In this lesson, you will learn about the components of the DuPont equation and the significance of each to the organization. Specifically, this lesson will cover:
 The DuPont Equation
 Components
 Potential Limitations
1. The DuPont Equation
The DuPont equation is a means of calculating return on equity based on three components:
 Net profit margin
 Total asset turnover
 Financial leverage
The title originates from the DuPont Corporation. This organization began using this formula as early as the 1920s in their strategic analysis. Ultimately, the name stuck and is what we commonly use today to refer to the formula.
In the DuPont equation, return on equity (ROE) is equal to profit margin multiplied by asset turnover multiplied by financial leverage.


 Return on Equity
Return on equity (ROE) measures the rate of return on the ownership interest or shareholders’ equity of the common stock owners. It is a measure of a company’s efficiency at generating profits using the shareholders’ stake of equity in the business. In other words, return on equity is an indication of how well a company uses investment funds to generate earnings growth. It is also commonly used as a target for executive compensation, since ratios such as ROE tend to give management an incentive to perform better.

Returns on equity between 15% and 20% are generally considered to be acceptable.
 1a. Components
By splitting ROE into three parts, companies can more easily understand changes in their ROE over time. Let's take a closer look at the three components of the DuPont Equation.
Components of DuPont Equation

Description

Profit Margin

This is a measure of profitability. It is an indicator of a company’s pricing strategies and how well the company controls costs. Profit margin is calculated by finding the net profit as a percentage of the total revenue. As one feature of the DuPont equation, if the profit margin of a company increases, every sale will bring more money to a company’s bottom line, resulting in a higher overall return on equity.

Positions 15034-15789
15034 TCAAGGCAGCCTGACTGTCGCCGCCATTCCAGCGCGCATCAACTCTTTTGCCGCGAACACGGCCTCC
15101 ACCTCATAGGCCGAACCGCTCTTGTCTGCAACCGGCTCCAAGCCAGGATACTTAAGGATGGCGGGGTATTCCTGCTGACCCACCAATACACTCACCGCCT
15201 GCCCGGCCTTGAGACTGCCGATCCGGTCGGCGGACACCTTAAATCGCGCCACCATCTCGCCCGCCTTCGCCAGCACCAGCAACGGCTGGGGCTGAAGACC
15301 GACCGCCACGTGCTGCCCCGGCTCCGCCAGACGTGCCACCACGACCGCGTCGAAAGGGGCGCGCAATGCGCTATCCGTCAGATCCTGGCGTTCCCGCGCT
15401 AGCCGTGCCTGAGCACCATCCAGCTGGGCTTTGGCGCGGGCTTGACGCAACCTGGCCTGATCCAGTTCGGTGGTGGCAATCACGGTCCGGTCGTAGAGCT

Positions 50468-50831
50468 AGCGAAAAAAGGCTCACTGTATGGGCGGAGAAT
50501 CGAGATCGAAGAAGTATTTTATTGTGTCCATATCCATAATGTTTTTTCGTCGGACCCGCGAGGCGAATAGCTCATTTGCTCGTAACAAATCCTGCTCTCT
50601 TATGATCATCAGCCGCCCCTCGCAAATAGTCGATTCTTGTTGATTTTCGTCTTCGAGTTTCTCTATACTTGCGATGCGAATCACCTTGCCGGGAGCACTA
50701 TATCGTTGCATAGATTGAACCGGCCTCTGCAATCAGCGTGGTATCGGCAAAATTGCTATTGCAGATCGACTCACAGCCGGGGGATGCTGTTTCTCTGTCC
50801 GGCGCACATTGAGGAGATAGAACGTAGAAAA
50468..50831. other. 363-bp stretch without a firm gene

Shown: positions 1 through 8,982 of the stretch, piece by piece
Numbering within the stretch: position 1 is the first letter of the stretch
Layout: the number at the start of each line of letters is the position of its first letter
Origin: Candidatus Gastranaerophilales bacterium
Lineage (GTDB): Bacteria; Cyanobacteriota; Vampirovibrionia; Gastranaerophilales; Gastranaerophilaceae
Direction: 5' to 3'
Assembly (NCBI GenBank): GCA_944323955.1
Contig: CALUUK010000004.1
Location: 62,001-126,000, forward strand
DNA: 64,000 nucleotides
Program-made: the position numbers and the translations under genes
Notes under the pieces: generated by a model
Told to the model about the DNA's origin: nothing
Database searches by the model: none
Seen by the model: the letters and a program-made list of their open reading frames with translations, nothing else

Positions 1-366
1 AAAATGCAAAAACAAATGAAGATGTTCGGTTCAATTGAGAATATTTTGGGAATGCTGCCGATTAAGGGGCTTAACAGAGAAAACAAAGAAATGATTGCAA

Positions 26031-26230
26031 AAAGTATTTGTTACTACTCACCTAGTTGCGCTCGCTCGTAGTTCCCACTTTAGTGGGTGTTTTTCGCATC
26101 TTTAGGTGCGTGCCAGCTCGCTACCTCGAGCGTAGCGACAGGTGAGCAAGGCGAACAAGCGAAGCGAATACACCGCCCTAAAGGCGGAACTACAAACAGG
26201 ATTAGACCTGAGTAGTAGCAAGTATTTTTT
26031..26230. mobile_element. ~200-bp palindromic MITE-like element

Asset Turnover

This is a financial ratio that is used to evaluate how effectively an organization is utilizing its assets to generate a profit. Organizations that typically have lower net margins will have higher total asset turnover, and vice versa for those firms with higher net margins.

Financial Leverage

This refers to the amount of debt that a company utilizes to finance its operations, as compared with the amount of equity that the company utilizes. As is the case with asset turnover and profit margin, increased financial leverage will also lead to an increase in return on equity. This is because the increased use of debt as financing will cause a company to have higher interest payments, which are tax deductible. Because dividend payments are not tax deductible, maintaining a high proportion of debt in a company’s capital structure leads to a higher return on equity.


Expressed as a percentage, return on equity is best used to compare companies in the same industry. The decomposition of return on equity into its various factors presents various ratios useful to companies in fundamental analysis.
 1b. Potential Limitations
Just because a high return on equity is calculated does not mean that a company will see immediate benefits. Stock prices are most strongly determined by earnings per share (EPS) as opposed to return on equity. Earnings per share is the amount of earnings per each outstanding share of a company’s stock. EPS is equal to profit divided by the weighted average of common shares.


 Earnings Per Share
The true benefit of a high return on equity comes from a company’s earnings being reinvested into the business or distributed as a dividend. In fact, return on equity is presumably irrelevant if earnings are not reinvested or distributed.
In this lesson, you learned about the DuPont equation, which is a method for calculating return on equity (ROE) using the components of net profit margin, asset turnover, and financial leverage. It is important to remember that a high return on equity alone has potential limitations; a company’s earnings must be reinvested into the business or distributed as a dividend for the company to reap benefits.
Best of luck in your learning!
Source: THIS CONTENT HAS BEEN ADAPTED FROM LUMEN LEARNING'S “The DuPont Equation, ROE, ROA, and Growth” TUTORIAL.